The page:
For a 500 Hz sampling, something very simple should do the trick (adjust baud rate in Plotter Serial or Serial Monitor to 250000):

``````/********  Reading an analog value on ADC channel 7 = A0   *********/

/************  Uncomment this line if SerialUSB is used   **********/
//#define Serial SerialUSB
/************           More than 1 Mbps                *************/

uint32_t Oldmicros;

void setup() {

Serial.begin(250000);
while(!Serial);
pinMode(LED_BUILTIN, OUTPUT);
pinMode(A0, INPUT);
Oldmicros = micros();
}

void loop() {

static boolean FlagPrint = false;
static boolean FlagConversion = false;
static uint32_t SensorValue, OldSensorValue;
static float Voltage = 0.0;

while (true) {
if (FlagPrint == true) {
Serial.println(Voltage);

FlagPrint = false;                    // Serial.print done
}

if (FlagConversion == true) {
Voltage = OldSensorValue * (3.3 / 4095.0);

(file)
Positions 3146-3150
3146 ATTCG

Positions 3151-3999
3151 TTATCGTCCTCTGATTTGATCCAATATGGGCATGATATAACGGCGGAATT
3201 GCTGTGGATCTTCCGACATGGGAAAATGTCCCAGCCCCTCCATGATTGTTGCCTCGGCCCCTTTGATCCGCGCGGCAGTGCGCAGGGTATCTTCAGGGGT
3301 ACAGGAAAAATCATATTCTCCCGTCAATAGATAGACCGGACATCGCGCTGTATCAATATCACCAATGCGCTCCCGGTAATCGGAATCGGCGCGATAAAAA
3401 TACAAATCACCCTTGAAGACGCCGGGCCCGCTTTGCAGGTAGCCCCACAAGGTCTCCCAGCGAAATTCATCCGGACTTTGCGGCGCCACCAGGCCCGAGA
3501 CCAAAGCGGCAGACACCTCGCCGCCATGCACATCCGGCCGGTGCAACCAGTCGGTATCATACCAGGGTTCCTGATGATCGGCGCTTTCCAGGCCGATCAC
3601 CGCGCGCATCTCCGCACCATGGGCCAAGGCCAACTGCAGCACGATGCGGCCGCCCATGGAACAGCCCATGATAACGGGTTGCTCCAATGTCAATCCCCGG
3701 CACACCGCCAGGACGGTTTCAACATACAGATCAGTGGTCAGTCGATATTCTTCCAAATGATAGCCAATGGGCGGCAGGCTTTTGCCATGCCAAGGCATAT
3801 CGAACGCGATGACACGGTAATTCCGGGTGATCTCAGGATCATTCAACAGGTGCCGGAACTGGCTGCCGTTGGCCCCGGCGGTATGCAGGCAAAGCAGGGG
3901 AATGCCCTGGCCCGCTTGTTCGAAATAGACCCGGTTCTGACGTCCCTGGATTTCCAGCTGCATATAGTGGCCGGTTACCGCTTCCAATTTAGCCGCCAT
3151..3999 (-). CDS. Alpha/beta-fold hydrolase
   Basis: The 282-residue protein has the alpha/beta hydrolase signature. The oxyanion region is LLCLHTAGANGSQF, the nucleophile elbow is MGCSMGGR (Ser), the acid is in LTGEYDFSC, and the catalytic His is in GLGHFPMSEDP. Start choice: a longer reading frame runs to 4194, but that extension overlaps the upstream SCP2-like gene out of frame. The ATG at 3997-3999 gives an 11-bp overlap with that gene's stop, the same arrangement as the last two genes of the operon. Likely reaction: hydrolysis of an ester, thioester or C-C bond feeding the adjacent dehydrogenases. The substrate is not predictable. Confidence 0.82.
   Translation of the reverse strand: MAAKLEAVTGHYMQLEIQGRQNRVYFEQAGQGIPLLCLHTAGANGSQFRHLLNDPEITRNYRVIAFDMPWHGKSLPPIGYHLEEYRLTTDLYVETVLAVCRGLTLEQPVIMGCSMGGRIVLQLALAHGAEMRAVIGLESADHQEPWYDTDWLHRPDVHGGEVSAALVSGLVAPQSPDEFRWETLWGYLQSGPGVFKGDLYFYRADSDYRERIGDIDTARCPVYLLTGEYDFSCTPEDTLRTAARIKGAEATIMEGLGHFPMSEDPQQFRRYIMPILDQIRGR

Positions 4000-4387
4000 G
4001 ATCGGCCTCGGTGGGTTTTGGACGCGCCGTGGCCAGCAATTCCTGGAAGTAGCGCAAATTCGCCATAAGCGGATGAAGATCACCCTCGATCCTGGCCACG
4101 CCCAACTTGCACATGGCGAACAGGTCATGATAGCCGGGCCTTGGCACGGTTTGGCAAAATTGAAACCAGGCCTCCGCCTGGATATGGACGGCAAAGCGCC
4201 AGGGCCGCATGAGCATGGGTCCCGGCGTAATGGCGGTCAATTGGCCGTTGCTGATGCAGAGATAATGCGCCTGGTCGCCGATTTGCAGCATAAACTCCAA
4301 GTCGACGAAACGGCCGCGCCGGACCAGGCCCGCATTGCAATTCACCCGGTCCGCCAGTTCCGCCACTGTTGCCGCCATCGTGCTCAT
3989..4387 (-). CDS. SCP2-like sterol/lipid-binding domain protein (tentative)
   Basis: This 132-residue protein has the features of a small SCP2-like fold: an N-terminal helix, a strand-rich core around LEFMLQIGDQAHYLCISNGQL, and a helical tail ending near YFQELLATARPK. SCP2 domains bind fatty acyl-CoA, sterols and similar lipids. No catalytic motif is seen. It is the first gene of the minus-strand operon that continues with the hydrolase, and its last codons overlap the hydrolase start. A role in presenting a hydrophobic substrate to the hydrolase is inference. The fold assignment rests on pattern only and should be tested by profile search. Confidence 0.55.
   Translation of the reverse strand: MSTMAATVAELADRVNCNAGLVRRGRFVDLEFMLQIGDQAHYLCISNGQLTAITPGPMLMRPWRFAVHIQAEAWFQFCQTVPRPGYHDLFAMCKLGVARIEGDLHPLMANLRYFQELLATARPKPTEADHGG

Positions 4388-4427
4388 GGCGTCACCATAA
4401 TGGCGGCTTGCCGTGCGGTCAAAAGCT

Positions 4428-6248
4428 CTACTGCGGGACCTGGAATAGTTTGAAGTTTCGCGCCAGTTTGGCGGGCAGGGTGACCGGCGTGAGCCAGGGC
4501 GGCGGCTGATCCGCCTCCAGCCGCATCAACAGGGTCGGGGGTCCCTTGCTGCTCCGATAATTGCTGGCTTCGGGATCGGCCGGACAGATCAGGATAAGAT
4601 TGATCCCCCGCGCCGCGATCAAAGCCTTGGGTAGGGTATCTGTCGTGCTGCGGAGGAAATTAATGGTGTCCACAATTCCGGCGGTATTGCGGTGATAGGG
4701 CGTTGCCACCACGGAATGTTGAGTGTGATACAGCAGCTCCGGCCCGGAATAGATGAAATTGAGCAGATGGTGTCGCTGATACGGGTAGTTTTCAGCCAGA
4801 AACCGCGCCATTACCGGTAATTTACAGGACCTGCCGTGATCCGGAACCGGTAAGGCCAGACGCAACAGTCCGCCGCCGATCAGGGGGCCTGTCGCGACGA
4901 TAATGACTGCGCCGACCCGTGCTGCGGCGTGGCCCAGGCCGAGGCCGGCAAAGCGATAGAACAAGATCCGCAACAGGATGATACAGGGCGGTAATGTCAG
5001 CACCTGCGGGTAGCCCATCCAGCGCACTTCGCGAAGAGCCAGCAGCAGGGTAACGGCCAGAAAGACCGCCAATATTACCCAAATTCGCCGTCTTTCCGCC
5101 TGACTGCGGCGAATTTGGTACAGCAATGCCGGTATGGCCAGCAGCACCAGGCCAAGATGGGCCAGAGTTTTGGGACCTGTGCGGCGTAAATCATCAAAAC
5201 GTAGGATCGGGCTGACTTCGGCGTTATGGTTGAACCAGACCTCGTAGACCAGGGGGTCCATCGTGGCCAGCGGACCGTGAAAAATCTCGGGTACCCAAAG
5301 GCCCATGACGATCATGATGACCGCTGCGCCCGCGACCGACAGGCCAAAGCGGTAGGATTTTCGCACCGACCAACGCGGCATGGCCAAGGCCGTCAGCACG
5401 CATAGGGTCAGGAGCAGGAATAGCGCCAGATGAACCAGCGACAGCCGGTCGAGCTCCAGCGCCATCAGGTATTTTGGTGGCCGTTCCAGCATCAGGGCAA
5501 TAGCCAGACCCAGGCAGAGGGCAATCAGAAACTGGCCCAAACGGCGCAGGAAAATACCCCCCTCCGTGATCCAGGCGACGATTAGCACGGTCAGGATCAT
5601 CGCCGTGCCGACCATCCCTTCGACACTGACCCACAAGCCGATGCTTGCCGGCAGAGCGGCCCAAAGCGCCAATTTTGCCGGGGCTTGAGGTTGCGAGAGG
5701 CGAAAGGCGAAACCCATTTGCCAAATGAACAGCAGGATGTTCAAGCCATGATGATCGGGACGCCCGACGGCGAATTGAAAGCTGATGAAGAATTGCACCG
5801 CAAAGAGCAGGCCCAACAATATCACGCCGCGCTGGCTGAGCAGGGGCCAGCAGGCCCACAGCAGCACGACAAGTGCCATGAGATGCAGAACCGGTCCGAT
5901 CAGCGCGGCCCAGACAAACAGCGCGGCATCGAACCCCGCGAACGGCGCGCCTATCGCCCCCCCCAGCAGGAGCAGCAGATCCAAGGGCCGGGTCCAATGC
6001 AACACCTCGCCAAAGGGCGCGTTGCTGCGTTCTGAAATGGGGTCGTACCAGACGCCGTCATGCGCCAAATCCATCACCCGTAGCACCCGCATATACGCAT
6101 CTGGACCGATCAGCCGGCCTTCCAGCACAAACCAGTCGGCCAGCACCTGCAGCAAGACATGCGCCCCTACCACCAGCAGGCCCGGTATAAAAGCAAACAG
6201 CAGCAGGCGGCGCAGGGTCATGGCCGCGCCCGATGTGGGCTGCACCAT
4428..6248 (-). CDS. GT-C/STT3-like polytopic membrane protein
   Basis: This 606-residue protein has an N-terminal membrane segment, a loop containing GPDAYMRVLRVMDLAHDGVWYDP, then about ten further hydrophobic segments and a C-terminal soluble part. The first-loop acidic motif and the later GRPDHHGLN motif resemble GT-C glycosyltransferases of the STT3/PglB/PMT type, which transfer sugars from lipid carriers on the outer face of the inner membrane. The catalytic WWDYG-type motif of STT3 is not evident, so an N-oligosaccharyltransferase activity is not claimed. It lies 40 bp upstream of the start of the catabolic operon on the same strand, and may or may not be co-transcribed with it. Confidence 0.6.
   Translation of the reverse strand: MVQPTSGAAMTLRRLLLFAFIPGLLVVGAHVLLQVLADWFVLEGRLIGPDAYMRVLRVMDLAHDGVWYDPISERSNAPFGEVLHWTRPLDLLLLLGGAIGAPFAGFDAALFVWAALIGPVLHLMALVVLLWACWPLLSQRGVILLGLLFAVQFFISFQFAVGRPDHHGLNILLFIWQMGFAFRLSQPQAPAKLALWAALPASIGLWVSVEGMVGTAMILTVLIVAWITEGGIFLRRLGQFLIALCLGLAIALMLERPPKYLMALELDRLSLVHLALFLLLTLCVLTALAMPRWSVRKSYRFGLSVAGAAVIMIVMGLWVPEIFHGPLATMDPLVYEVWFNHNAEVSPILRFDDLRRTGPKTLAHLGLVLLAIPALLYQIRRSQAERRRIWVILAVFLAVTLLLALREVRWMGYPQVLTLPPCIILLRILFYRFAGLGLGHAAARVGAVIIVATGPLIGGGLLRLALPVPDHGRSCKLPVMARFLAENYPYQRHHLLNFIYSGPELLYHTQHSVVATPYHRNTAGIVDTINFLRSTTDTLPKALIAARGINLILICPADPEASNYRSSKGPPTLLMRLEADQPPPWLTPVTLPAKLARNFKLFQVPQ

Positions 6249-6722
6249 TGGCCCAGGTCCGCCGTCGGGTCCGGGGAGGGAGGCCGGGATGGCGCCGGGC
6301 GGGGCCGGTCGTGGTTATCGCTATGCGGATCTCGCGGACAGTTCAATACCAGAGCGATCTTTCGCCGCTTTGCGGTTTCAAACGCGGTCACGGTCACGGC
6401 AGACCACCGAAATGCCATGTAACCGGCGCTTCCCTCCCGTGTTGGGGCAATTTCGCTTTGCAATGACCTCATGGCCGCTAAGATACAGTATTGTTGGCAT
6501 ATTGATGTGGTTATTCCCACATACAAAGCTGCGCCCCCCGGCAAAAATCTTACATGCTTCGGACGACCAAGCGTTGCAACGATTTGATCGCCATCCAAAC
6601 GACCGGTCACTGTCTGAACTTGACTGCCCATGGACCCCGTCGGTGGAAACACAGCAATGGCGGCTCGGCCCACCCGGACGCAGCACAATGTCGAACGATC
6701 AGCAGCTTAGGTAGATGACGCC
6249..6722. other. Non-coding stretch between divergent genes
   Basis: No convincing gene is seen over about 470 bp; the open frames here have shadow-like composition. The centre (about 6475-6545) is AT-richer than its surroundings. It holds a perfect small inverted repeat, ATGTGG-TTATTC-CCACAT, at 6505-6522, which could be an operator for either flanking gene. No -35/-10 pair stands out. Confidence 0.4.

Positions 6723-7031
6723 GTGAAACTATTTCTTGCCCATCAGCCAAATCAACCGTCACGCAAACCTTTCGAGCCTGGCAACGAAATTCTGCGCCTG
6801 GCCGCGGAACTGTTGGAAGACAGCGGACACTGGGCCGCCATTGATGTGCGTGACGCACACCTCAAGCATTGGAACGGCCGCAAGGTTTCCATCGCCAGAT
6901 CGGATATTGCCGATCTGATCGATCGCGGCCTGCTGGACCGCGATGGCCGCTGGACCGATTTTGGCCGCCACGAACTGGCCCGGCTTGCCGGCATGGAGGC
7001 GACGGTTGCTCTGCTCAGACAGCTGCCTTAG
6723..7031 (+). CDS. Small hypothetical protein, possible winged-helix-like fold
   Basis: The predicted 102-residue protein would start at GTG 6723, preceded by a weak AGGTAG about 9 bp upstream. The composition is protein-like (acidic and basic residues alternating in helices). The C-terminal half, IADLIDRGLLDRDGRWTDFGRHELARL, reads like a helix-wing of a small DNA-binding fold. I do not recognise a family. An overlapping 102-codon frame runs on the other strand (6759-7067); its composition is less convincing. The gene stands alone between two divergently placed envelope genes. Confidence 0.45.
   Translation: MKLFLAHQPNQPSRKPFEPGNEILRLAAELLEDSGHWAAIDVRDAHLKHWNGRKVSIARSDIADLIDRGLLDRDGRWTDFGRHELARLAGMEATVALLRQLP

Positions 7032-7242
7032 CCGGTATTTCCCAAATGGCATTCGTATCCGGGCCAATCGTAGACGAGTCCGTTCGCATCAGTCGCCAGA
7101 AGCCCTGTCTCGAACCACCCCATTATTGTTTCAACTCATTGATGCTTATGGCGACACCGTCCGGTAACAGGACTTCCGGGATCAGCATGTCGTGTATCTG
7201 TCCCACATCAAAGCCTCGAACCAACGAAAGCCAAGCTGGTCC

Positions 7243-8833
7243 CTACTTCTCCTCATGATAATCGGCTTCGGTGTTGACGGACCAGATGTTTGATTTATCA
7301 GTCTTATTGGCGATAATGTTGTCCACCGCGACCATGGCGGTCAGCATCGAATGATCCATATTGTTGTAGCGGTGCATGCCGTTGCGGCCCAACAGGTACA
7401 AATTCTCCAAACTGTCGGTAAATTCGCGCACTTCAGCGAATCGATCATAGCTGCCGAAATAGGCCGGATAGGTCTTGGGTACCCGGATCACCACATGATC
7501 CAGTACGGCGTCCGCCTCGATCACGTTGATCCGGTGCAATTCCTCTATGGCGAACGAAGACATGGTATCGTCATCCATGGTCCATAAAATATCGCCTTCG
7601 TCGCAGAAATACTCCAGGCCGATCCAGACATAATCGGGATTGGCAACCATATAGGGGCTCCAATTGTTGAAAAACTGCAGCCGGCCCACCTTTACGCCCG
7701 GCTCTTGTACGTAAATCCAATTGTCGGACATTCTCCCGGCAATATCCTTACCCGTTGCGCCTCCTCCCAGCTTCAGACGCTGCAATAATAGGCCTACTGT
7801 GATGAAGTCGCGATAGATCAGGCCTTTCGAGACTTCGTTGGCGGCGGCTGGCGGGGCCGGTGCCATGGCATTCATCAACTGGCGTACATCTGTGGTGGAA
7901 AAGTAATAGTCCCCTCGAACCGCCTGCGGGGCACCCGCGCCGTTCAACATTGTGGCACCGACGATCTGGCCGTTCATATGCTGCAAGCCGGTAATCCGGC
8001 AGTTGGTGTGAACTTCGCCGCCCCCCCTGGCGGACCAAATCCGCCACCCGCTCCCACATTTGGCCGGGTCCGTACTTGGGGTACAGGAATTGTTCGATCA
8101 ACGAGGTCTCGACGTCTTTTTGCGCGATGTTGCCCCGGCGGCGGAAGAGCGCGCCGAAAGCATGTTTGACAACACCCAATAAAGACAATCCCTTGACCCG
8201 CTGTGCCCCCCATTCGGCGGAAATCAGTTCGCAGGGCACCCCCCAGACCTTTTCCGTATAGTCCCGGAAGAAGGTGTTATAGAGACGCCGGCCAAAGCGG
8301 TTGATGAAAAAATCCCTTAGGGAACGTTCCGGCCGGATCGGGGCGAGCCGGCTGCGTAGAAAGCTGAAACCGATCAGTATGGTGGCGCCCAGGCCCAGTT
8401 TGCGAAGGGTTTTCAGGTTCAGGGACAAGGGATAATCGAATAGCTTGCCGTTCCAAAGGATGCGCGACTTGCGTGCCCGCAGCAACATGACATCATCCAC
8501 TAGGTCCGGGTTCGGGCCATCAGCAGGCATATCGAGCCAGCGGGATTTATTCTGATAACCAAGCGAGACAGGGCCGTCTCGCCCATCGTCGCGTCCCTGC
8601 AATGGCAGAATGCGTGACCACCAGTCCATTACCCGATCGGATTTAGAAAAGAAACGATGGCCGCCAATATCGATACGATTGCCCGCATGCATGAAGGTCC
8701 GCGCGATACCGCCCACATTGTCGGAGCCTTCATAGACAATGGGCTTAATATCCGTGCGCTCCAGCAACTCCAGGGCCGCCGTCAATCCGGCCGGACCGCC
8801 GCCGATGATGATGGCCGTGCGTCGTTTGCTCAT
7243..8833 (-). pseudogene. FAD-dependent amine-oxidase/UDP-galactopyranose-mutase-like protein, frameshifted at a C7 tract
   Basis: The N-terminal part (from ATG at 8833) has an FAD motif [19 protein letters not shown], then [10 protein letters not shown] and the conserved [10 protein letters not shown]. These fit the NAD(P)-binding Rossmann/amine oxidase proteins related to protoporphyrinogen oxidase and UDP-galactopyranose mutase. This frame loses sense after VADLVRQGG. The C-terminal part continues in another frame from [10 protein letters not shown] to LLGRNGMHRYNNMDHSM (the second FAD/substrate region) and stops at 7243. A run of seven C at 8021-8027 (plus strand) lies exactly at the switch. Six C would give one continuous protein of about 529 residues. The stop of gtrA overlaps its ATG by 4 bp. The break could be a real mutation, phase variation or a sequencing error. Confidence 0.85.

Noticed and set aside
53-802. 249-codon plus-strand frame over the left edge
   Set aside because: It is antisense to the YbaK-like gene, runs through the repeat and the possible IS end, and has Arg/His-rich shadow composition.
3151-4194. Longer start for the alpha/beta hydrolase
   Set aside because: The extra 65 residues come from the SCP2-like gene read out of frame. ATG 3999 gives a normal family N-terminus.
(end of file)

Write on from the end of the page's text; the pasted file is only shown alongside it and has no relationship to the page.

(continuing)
OldSensorValue = SensorValue;         // Next one

FlagConversion = false;               // Conversion done
FlagPrint = true;                     // A Serial.print is requested
}

if ((micros() - Oldmicros) > 1999) {      // Read analog value every 2 ms
SensorValue = analogRead(A0);         // Takes 42 us and 0<=  SensorValue  <= 4095

Oldmicros = micros();
FlagConversion = true;                // A conversion is requested
}
}
}
``````

I just ran a test adding a timestamp to the analog output value. The source for the timestamp is the PWM timer counter. As the counter wraps each cycle you should see the same time each sample. I set fixed the duty cycle @50% (as opposed to using the pot setting). The cycle times are dead on up until ~13 kHz where you start to see some jitter. At 20kHz, the RMS timing jitter is about .4 microseconds. I would need to setup/sync a second timer counter to get absolute timings.

xuthus - thank you for your comment. That is a very long code but with the excellent comments it becomes much more readable. How did calculate your sampling frequency to be 5Hz and how did come to the conclusion that the resolution is 9/10 bits?